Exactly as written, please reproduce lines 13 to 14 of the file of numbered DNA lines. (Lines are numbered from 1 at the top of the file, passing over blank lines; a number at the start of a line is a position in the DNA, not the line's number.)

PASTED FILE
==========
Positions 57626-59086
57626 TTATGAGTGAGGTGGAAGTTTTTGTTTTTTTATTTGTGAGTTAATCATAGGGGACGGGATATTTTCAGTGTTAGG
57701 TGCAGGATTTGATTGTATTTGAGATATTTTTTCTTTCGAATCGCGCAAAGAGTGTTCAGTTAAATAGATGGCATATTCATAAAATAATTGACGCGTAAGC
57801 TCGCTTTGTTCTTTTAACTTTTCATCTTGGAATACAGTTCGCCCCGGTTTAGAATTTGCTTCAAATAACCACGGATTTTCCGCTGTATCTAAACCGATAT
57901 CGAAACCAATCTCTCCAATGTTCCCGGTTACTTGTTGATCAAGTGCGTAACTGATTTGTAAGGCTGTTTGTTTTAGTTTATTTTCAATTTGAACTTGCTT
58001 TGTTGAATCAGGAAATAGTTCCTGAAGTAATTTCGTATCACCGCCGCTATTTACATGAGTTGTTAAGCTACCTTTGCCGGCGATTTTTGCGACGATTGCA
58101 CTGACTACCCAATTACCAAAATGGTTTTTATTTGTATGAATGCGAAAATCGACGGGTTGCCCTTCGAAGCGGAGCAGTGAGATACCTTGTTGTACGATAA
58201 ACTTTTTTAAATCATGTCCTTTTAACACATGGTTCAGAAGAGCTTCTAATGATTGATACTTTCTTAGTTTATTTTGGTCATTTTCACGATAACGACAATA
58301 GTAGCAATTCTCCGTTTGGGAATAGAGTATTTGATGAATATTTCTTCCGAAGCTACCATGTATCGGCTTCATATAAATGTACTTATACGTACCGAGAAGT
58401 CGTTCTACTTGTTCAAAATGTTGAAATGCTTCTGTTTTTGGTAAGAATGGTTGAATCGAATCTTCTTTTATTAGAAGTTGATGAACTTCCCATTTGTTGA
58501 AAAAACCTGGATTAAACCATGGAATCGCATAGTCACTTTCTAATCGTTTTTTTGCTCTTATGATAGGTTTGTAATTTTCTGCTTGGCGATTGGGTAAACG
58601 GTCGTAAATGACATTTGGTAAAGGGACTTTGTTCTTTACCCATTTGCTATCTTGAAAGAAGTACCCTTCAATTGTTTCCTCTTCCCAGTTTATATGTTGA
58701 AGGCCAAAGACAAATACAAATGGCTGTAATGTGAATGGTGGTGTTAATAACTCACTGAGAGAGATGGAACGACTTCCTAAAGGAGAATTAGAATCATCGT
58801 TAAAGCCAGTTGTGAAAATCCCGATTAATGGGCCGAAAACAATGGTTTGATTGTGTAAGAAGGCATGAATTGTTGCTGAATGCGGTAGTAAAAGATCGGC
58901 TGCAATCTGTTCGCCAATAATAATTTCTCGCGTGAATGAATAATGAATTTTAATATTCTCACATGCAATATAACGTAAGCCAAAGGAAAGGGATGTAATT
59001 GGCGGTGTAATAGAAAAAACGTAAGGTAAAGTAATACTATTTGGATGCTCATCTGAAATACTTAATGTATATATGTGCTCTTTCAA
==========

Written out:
58701 AGGCCAAAGACAAATACAAATGGCTGTAATGTGAATGGTGGTGTTAATAACTCACTGAGAGAGATGGAACGACTTCCTAAAGGAGAATTAGAATCATCGT
58801 TAAAGCCAGTTGTGAAAATCCCGATTAATGGGCCGAAAACAATGGTTTGATTGTGTAAGAAGGCATGAATTGTTGCTGAATGCGGTAGTAAAAGATCGGC